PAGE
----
Child labor in the Era of Sustainable Development: insights from Jhenaidah City of Bangladesh: Child labor in the era of sustainable development

  • Md. Ashfikur Rahman Khulna University, Khulna, Bangladesh
  • Md. Sazedur Rahman Khulna University, Khulna, Bangladesh
  • Md. Ashraful Alam Khulna University, Khulna, Bangladesh
  • Mahamudul Hasan Khulna University, Khulna, Bangladesh
  • Md. Imtiaz Hasan Rahul Khulna University, Khulna, Bangladesh


The existence of child labor in developing countries like Bangladesh is undoubtedly a serious problem in the era of sustainable development. Undoubtedly to abolish child labor from all level is not so easy. The current study was intended to assess the livelihoods pattern and causes of being involved as child labor in Jhenaidah city-Bangladesh and to find out the ways in which child labor can be diminished gradually. This study was exploratory in nature where convenience sampling was adapted, seventy-five children aged less than 18 years were interviewed with an interview schedule. The extent and prevalence of child labour in a country are being considered as a significant indicator of how far-off that country stays away from the overall sustainable development. The results of this study demonstrate that the majority (17/22.67%) children engaged in performing work in shops or hotels. The X2 (p<0.5) results elucidate that there exists gender difference in child abuse and harassment. The rate of physical and mental abuse and torture was higher in male children, in contrast, the prevalence of sexual harassment and abuse by slung was significantly higher in female children. The working hours as an average above 7 hours or more, and per day wage of children in Jhenaidah found just above 1.4$ (120 BDT). The principal component analysis indicates that lack of parental employment facilities which has directly related to poverty found as the foremost reasons for a child to make involvement as labour before completing age 18, this result is not only applicable for Jhenaidah but also possibly applicable for all developing countries. Besides, father’s education and death of mother were the important indicators of being child laborer. The ways of eliminating child labour are not so easy task because the problem has been indissolubly embedded in our society for long. Hence, it requires moral, political will and commitment from all people in the society for ending and eradicating child labour. Alongside all these, international organizations must make sure their robust participation in enhancing this process.


1. Ahad, M.A., Eleen, F. and Chowdhury, M., 2018. Hazardous Working Conditions and Employers Perception Regarding Child Laborer: A Study at Sylhet City of Bangladesh. South Asian Journal of Social Studies and Economics, pp.1-7.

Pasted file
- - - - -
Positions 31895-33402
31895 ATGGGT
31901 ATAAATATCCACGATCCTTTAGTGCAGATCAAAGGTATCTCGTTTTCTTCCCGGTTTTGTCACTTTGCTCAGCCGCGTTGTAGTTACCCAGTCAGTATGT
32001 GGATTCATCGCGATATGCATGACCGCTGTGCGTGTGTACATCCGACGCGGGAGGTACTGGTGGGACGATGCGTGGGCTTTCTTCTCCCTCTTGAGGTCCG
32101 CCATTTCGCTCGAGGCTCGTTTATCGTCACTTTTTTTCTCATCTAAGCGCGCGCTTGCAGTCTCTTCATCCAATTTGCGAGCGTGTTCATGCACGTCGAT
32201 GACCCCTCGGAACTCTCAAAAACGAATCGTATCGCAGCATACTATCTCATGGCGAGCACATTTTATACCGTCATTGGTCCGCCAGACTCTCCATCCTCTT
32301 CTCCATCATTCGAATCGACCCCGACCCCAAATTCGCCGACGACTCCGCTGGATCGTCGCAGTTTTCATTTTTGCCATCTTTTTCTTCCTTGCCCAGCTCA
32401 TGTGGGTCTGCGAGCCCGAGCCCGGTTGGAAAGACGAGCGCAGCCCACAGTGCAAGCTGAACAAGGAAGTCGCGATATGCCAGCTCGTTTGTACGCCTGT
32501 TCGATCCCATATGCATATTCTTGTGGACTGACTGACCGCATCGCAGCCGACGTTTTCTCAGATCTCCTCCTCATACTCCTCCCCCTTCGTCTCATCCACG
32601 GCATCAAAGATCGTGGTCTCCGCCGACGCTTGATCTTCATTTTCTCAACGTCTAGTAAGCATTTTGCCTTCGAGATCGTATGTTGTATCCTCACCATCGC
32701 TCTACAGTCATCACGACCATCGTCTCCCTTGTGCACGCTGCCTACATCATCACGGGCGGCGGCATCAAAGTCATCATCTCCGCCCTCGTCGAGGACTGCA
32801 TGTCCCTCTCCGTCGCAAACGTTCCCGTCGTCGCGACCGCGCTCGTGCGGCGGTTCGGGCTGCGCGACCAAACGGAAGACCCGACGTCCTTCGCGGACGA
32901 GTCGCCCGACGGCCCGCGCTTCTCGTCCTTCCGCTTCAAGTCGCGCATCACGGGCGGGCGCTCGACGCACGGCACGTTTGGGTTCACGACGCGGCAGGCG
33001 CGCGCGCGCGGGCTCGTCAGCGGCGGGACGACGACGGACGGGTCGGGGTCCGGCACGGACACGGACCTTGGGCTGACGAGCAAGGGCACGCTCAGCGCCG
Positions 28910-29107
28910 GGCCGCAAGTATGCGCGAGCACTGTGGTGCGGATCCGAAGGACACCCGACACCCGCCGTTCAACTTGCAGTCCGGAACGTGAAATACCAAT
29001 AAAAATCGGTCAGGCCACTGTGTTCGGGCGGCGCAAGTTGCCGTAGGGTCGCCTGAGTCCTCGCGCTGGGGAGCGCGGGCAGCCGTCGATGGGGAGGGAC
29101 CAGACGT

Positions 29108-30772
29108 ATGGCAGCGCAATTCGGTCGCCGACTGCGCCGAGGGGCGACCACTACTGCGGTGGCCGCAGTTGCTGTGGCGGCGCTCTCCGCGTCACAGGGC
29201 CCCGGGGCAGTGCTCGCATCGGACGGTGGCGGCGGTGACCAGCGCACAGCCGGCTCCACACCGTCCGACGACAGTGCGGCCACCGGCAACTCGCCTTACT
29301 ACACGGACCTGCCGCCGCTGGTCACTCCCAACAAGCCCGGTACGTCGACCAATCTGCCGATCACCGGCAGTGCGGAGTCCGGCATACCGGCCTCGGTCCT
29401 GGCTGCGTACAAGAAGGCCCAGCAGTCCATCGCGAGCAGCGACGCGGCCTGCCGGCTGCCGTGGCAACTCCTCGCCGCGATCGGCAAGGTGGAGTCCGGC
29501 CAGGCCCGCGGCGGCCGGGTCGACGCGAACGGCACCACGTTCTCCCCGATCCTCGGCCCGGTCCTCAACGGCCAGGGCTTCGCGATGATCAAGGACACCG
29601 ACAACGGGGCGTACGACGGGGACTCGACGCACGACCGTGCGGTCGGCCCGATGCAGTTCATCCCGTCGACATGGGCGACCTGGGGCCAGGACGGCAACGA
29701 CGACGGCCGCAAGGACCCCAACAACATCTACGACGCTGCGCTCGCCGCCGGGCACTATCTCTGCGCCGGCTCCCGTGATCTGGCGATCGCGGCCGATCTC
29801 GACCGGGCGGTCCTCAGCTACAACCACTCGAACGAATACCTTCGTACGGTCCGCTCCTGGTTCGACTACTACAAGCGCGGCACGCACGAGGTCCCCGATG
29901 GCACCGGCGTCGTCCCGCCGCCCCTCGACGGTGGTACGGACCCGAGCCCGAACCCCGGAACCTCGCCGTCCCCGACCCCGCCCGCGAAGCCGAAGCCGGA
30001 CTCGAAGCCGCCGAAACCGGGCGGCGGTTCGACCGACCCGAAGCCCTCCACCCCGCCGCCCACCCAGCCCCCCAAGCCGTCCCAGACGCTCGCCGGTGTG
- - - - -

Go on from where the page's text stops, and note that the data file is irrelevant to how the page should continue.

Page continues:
2. Alam, G.M., 2009. The role of science and technology education at network age population for sustainable development of Bangladesh through human resource advancement. Scientific Research and Essays, 4(11), pp.1260-1270.
3. Alam, S., Mondal, N.I. and Rahman, M., 2008. Child labor due to poverty: A study on Dinajpur district, Bangladesh. The Social Sciences, 3(5), pp.388-391.
4. Amin, S., Quayes, M.S. and Rives, J.M., 2004. Poverty and other determinants of child labor in Bangladesh. Southern Economic Journal, pp.876-892.
5. Anker, R. and Melkas, H., 1996. Economic incentives for children and families to eliminate or reduce child labour. International Labour Office.
6. Atkinson-Sheppard, S., 2016. The gangs of Bangladesh: Exploring organized crime, street gangs and ‘illicit child labourers’ in Dhaka. Criminology & Criminal Justice, 16(2), pp.233-249.
7. Basu, K. and Van, P.H., 1998. The economics of child labor. American economic review, pp.412-427.
8. BBS, (2011). Population census and housing census-2011. Statistics division. Bangladesh bureau of statistics, Government of the People’s Republic of Bangladesh, Dhaka, Bangladesh.
9. Beegle, K., Dehejia, R. and Gatti, R., 2009. Why should we care about child labor? The education, labor market, and health consequences of child labor. Journal of Human Resources, 44(4), pp.871-889.
10. Cardoso, E. and Souza, A.P., 2004. The impact of cash transfers on child labor and school attendance in Brazil.
11. Chang, H., Dong, X.Y. and MacPhail, F., 2011. Labor migration and time use patterns of the left-behind children and elderly in rural China. World Development, 39(12), pp.2199-2210.
12. Edmonds, E.V. and Pavcnik, N., 2005. Child labor in the global economy. Journal of Economic Perspectives, 19(1), pp.199-220.
13. Edmonds, E.V., 2015. Economic Growth and Child Labor in Low Income Economies. A Systhesis Paper Prepared for IZA/DFID. Bonn: Institute for the Study of Labor.
14. Engelgau, M.M., Zhang, P., Jan, S. and Mahal, A., 2019. Economics Dimensions of Health Inequities: The Role of Implementation Research. Ethnicity & Disease, 29(Suppl 1), pp.103-112.
15. Ersado, L., 2005. Child labor and schooling decisions in urban and rural areas: Comparative evidence from Nepal, Peru, and Zimbabwe. World development, 33(3), pp.455-480.
16. Fors, H.C., 2012. Child labour: A review of recent theory and evidence with policy implications. Journal of Economic Surveys, 26(4), pp.570-593.
17. Gharaibeh, M. and Hoeman, S., 2003. Health hazards and risks for abuse among child labor in Jordan. Journal of Pediatric Nursing, 18(2), pp.140-147.
18. Goswami, S. and Jain, V., 2006. Determinants of Child Labour Participation: Review of Issues and Implications for Policy. Management and Labour Studies, 31(4), pp.388-398.
19. Hadi, A., 2000. Child abuse among working children in rural Bangladesh: prevalence and determinants. Public Health, 114(5), pp.380-384.
20. Hasan, M.M., Hossain, B.S., Alam, M.J., Chowdhury, K.A., Al Karim, A. and Chowdhury, N.M.K., 2018. The Prospects of Blue Economy to Promote Bangladesh into a Middle-Income Country. Open Journal of Marine Science, 8(03), p.355.